Philadelphia’s Progress on Its Property Tax Overhaul

The Actual Value Initiative

Philadelphia’s Progress on Its Property Tax Overhaul

In 2013, after several years of public discussion and debate, the city of Philadelphia adopted a sweeping property tax overhaul known as the Actual Value Initiative (AVI). Under AVI, the city reassessed the market value of every property in Philadelphia, changed the way individual assessments are used to calculate tax bills, and introduced programs to mitigate tax increases for some property owners. Pew produced two reports on aspects of AVI in the period leading up to its implementation. The first, The Actual Value Initiative: Overhauling Property Taxes in Philadelphia, released in 2012, looked at the experiences of other jurisdictions and why reform had become necessary in Philadelphia. The second, AVI: The Shift in the Tax Burden, came out in 2013 and explained how the overhaul would result in the residential sector paying a greater share of the city’s overall tax bill than it had been.

Building on that research, this brief assesses the progress of the reform effort through spring 2015, including the role of the review and appeals process and new relief programs, and highlights issues that remain to be resolved. It addresses both the hopes of supporters, who said the reform would help make the city’s property tax system fairer, and the fears of critics, who said the new values, by producing dramatically higher tax bills in some residential neighborhoods, would drive out homeowners and reduce home prices.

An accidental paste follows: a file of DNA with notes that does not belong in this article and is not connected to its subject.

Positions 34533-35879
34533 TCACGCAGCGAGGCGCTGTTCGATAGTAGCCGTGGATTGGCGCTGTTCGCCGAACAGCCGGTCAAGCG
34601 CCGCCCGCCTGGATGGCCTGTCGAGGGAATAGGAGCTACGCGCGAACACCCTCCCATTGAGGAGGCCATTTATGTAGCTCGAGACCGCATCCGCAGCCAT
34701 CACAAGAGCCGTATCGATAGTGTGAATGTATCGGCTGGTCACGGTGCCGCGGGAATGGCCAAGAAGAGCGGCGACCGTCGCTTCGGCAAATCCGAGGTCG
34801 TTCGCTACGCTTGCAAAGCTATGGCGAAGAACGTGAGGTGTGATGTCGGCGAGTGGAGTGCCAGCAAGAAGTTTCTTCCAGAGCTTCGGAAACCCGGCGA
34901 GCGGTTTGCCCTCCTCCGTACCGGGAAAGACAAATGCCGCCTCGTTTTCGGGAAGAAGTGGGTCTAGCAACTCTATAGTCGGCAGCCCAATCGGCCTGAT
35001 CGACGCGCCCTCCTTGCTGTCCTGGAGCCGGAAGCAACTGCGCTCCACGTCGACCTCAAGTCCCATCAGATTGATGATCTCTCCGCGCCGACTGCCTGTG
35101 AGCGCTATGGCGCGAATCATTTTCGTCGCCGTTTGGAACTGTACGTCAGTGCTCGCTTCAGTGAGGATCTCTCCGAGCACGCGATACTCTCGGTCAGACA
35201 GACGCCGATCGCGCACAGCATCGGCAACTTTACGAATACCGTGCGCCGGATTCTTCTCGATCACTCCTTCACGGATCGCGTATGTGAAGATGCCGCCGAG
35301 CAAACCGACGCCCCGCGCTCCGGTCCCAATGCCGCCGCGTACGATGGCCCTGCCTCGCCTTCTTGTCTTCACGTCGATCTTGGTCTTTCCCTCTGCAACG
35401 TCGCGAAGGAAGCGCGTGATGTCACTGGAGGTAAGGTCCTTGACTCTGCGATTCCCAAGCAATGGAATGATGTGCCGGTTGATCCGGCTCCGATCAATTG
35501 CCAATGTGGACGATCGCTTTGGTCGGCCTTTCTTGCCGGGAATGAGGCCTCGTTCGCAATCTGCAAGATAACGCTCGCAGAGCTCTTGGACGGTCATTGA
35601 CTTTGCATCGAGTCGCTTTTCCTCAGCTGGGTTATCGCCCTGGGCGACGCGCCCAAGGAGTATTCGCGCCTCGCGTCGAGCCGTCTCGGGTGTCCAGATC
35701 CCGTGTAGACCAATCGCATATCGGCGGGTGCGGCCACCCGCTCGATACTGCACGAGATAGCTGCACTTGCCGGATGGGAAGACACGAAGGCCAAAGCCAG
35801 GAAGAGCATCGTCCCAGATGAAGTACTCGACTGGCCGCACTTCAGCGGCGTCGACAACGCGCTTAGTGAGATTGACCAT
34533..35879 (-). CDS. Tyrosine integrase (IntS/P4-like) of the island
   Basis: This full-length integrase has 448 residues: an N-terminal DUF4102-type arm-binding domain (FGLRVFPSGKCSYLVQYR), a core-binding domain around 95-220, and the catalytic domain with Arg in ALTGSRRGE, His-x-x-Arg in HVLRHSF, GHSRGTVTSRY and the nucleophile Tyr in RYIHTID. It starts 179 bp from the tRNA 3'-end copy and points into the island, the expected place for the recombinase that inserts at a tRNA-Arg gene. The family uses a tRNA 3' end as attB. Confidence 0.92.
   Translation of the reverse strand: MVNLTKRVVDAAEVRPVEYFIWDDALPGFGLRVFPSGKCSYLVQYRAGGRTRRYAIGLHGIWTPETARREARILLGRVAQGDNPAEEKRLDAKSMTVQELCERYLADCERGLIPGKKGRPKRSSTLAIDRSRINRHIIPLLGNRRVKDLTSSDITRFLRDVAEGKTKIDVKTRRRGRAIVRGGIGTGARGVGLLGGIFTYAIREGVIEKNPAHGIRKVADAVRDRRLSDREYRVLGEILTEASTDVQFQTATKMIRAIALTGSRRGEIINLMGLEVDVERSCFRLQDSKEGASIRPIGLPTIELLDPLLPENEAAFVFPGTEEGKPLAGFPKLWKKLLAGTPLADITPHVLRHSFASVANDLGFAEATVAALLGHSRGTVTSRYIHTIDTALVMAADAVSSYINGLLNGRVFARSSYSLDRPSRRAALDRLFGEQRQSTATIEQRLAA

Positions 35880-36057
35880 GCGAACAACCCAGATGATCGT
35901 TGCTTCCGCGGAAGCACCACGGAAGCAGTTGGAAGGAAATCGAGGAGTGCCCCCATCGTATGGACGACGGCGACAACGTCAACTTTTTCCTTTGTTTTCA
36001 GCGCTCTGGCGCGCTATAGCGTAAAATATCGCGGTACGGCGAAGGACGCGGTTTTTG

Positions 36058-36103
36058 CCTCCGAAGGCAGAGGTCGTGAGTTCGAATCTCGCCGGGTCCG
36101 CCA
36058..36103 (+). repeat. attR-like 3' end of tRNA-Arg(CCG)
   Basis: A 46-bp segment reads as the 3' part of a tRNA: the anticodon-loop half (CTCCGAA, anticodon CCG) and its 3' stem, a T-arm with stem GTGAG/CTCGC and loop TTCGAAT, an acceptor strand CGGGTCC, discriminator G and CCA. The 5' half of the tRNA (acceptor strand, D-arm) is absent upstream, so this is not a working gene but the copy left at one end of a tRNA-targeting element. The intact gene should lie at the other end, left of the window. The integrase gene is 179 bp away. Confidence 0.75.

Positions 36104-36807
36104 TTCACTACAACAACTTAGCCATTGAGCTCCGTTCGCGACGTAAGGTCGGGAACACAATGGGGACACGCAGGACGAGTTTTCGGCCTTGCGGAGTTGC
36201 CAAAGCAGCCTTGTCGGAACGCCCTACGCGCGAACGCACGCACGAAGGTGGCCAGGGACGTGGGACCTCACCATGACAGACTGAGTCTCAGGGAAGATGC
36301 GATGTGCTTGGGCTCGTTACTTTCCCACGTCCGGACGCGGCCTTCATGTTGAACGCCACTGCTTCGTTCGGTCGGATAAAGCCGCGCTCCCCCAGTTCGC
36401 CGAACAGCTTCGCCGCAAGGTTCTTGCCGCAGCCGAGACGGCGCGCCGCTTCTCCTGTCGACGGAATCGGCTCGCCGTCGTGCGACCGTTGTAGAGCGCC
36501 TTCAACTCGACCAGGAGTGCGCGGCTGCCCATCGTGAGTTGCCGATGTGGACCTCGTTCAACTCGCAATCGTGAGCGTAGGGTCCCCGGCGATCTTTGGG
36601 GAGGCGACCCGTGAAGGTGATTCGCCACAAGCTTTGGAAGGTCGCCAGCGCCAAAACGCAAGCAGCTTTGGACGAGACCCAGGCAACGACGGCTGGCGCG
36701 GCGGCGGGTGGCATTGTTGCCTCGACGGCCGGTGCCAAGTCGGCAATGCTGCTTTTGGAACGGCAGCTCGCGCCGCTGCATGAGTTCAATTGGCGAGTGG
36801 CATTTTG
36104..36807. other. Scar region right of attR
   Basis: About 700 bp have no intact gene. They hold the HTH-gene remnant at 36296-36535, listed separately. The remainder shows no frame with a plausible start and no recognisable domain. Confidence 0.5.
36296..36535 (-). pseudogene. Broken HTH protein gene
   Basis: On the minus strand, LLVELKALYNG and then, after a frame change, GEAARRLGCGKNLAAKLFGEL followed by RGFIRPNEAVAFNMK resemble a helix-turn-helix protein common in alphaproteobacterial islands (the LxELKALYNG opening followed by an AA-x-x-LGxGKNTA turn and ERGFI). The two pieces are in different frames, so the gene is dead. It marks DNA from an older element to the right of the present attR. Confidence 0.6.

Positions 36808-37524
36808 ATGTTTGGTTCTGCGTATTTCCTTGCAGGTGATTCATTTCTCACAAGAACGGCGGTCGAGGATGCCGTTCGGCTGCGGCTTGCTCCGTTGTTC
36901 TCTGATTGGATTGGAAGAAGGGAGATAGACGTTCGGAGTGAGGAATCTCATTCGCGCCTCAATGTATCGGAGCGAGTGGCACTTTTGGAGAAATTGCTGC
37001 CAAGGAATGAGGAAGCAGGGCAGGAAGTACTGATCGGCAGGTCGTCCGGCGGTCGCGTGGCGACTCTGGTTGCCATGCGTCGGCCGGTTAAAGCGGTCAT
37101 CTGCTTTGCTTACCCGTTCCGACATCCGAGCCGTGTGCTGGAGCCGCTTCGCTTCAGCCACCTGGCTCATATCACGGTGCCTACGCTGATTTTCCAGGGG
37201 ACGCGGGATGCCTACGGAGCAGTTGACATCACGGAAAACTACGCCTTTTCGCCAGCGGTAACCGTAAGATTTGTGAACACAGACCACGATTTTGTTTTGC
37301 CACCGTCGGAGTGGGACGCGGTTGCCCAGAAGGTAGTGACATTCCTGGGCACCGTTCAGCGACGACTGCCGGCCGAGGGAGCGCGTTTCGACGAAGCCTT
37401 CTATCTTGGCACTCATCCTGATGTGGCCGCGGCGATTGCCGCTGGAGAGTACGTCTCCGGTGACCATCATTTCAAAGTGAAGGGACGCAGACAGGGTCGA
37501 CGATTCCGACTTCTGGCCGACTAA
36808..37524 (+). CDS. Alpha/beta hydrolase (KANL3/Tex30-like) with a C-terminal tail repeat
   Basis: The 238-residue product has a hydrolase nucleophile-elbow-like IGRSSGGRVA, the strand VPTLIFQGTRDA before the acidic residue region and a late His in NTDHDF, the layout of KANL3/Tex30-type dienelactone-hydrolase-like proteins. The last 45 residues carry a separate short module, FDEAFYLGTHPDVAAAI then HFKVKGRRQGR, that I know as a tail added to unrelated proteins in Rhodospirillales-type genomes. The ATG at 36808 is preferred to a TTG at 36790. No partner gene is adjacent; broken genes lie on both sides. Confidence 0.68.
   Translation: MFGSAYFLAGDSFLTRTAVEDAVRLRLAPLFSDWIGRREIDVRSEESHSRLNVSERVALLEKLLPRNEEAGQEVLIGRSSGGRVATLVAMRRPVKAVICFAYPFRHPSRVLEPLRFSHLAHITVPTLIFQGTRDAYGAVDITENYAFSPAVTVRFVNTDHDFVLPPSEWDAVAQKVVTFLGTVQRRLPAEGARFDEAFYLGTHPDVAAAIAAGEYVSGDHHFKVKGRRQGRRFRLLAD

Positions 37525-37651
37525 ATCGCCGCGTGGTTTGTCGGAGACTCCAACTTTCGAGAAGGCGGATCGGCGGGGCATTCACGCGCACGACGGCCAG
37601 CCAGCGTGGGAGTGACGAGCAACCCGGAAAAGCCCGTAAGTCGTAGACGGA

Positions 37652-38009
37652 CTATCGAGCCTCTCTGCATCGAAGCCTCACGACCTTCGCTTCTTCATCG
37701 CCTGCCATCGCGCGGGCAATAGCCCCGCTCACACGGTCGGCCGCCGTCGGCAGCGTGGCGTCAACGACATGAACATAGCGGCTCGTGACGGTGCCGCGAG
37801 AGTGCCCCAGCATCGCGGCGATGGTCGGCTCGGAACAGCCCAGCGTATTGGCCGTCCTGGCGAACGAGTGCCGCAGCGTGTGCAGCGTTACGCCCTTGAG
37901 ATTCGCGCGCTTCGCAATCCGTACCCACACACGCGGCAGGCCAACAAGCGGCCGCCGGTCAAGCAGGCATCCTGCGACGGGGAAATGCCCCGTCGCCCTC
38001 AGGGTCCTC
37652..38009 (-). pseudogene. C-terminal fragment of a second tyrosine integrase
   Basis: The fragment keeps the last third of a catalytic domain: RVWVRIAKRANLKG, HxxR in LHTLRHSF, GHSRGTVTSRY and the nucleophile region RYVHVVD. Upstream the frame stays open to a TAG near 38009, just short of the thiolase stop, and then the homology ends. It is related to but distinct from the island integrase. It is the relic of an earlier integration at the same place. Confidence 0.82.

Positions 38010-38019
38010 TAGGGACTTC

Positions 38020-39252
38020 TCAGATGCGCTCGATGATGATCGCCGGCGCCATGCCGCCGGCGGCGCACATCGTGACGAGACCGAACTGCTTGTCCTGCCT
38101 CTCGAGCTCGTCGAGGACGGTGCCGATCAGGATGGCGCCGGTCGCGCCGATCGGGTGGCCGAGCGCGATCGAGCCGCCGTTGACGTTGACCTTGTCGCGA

Key findings:

  • When AVI was enacted, tax assessments declined for many property owners and rose for others, many of whom challenged the new valuations. The number of challenges exceeded city officials’ expectations: owners of 10.3 percent of the city’s real estate—59,627 properties in all—sought review and/or subsequent appeal, at least 20 times the number in a normal year before AVI took effect. The net effect of the reviews and appeals has been a reduction in overall taxable value by $1.7 billion, or 1.73 percent, which means less revenue for the city.
  • AVI did not affect all types of properties equally; the residential sector experienced the most growth in assessed value and two major policy initiatives mitigated some of those tax increases. The Longtime Owner Occupants Program (LOOP) provided $16.8 million in targeted relief for almost 18,000 homeowners, and a homestead exemption reduced the tax bills of 216,344 homeowners. Officials estimated that 68,000 qualified Philadelphians have not signed up for the homestead exemption.
  • The long-term impact of AVI remains unclear. No large-scale departure of residents has occurred; although some homeowners struggled to pay their taxes, Philadelphia’s population increased modestly in 2014, the eighth consecutive year of growth. And despite fears to the contrary, residential sales prices appear to have risen in some of the areas with the biggest tax hikes.
  • Significant work remains to finish the reforms that city officials set out to achieve with AVI. The next comprehensive reassessment is expected in 2017; experts say the city must undertake such reassessments regularly in the years ahead to sustain the new system’s accuracy and fairness.
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